In March or April of 1979, respondent visited a local banker in order to arrange a $45,000 loan. Respondent told the banker that he was going to buy the Kiefer farm. Also in April, he purchased a new four-row corn planter. He told the dealer that he was purchasing the new equipment because he "thought maybe he was going to be able to keep" the Kiefer property. Additionally, respondent claims that his wife gave Kiefer $400 as an advance to be applied against the purchase price of the farm.
After a short stay at home, Kiefer returned to the hospital. On April 6, one of his legs was amputated. Respondent and his brother regularly visited Kiefer in the hospital and on April 15, 1979, respondent asked Kiefer whether he was ready to sell his property. Kiefer replied yes, indicated that he "had turned everything over" to his nephew, William Kiefer, the appellant, and asked if his nephew had brought the deed to Gegg to which Gegg replied no. This was the final conversation concerning the sale of the land. Kiefer died intestate on May 1, 1979, having made no plans with his nephew to transfer his property to respondent.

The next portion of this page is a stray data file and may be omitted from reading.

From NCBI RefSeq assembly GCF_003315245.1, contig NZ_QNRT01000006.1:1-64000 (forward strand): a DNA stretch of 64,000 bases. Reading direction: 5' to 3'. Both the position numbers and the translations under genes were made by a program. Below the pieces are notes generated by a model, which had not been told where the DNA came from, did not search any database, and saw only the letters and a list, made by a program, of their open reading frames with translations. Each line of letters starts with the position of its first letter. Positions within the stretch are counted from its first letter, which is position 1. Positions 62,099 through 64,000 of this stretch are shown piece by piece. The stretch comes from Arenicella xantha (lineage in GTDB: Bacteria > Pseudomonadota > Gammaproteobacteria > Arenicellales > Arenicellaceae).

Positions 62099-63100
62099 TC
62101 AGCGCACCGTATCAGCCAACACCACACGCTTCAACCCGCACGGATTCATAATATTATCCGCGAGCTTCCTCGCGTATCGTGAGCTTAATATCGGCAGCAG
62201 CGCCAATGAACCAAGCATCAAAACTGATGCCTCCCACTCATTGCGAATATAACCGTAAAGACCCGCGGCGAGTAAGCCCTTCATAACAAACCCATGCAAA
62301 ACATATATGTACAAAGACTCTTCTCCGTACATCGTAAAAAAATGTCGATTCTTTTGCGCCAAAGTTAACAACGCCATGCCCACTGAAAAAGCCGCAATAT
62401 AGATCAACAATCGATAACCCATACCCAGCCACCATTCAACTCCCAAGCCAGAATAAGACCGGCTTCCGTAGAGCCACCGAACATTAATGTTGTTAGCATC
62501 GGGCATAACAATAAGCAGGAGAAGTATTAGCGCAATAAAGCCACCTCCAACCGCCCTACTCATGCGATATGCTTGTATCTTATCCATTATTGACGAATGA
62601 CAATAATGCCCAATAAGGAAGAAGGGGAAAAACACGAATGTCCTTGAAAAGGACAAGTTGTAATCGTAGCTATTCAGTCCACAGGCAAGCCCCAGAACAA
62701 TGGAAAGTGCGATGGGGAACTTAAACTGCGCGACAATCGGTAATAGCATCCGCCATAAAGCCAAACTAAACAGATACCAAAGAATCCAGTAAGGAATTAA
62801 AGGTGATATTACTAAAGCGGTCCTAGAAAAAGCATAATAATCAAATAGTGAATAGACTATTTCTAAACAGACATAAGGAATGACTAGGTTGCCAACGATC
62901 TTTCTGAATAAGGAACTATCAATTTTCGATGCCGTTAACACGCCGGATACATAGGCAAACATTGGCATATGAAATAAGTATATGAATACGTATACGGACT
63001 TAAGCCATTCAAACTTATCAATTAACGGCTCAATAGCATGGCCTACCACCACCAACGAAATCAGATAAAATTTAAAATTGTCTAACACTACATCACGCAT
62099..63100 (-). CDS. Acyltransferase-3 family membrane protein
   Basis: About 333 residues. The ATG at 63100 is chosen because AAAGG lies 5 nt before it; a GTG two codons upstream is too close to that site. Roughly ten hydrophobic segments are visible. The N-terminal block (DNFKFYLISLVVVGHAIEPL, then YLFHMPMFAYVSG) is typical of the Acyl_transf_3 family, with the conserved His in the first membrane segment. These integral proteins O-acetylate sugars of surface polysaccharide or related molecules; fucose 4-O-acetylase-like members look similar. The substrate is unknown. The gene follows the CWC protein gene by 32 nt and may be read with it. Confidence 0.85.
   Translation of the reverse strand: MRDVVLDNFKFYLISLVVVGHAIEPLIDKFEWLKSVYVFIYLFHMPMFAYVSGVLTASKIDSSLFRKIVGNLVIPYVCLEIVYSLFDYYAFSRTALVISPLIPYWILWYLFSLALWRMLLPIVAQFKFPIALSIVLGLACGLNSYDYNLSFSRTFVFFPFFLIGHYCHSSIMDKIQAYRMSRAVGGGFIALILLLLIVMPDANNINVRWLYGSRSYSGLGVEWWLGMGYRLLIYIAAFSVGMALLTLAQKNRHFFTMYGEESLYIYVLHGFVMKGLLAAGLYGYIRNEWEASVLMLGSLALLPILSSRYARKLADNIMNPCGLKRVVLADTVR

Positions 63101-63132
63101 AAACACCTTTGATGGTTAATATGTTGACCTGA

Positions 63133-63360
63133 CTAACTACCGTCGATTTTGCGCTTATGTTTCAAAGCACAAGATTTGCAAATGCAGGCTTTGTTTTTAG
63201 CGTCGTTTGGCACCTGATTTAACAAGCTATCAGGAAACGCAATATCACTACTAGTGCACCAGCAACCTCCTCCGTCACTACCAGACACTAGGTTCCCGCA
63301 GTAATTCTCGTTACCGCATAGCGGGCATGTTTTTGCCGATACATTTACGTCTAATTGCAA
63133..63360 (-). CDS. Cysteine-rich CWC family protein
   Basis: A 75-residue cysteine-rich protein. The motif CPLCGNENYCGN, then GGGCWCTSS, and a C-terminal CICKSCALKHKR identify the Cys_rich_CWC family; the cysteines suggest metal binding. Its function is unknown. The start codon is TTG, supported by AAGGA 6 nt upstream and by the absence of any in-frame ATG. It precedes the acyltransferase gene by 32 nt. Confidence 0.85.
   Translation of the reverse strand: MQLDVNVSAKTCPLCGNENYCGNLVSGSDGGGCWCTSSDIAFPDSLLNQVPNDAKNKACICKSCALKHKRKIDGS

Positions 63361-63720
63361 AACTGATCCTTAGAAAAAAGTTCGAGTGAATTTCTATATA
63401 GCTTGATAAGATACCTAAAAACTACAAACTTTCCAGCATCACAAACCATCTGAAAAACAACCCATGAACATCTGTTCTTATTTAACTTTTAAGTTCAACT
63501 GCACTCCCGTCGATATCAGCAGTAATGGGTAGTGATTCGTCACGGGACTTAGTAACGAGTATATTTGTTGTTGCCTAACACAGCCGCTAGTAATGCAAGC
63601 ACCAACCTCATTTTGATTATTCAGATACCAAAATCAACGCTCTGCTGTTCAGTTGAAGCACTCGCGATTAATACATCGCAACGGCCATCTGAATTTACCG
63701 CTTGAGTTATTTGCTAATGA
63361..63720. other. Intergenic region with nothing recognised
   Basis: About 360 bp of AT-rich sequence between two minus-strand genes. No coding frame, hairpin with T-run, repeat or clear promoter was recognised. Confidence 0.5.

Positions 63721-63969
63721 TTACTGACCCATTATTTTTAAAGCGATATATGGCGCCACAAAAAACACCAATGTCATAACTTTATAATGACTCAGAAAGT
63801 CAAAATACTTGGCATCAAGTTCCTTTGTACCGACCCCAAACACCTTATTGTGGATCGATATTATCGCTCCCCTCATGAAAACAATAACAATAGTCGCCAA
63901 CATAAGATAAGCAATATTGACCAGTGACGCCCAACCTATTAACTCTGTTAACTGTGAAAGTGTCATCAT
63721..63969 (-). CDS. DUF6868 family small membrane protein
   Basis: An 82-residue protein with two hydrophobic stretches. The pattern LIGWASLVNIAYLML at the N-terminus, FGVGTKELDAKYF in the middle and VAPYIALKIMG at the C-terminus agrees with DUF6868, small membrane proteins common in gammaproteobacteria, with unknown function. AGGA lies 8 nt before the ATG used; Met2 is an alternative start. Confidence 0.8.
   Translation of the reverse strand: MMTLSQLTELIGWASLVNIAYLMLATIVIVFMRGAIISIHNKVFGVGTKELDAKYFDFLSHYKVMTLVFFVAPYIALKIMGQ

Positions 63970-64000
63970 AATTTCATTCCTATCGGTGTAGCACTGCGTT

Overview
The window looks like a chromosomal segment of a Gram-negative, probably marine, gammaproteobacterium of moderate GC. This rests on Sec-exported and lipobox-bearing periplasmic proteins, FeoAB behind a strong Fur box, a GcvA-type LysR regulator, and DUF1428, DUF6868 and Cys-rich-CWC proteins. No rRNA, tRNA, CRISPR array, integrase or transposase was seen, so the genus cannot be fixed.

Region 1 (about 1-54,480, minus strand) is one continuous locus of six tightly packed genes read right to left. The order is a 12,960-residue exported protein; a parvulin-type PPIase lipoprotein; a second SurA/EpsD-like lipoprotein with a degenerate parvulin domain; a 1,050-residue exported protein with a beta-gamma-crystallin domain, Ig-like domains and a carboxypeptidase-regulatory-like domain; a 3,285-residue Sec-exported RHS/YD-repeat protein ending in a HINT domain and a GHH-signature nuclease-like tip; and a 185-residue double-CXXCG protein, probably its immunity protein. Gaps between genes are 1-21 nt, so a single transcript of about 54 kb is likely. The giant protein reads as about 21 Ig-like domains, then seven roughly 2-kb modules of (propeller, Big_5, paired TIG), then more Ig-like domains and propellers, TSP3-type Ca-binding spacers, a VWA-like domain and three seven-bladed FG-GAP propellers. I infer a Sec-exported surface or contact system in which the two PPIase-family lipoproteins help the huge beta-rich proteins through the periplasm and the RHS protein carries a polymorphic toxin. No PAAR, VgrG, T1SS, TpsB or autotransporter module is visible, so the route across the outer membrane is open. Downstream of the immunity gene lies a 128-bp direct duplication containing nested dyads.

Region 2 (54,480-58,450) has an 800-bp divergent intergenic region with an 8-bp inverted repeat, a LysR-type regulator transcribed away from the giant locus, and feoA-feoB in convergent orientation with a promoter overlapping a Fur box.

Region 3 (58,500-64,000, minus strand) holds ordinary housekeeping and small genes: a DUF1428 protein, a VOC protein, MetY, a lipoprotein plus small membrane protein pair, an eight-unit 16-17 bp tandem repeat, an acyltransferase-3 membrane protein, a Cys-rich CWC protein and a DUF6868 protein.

The trial court determined that an oral contract had been made and proved. He ordered appellant to convey the land to respondent. This appeal followed.
Several points of error have been raised on appeal; (1) whether the alleged agreement was sufficient as a contract or was violative of the statute of frauds and not within any of its exceptions; (2) whether all heirs had been properly made parties to the action; (3) whether the testimony of the banker and farm equipment dealer was hearsay; (4) whether the respondent's claims were res judicata; and (5) whether respondent's wife was an interested party within the meaning of the dead man's statute, § 491.010 RSMo (1978). We resolve this appeal in disposing of the first alleged error. Therefore, we need not address the other issues raised.
Respondent urges us to believe that the totality of the evidence supported the trial court's finding of an oral contract and was sufficient to overcome the bar of the Statute of Frauds. The Statute of Frauds in Missouri provides: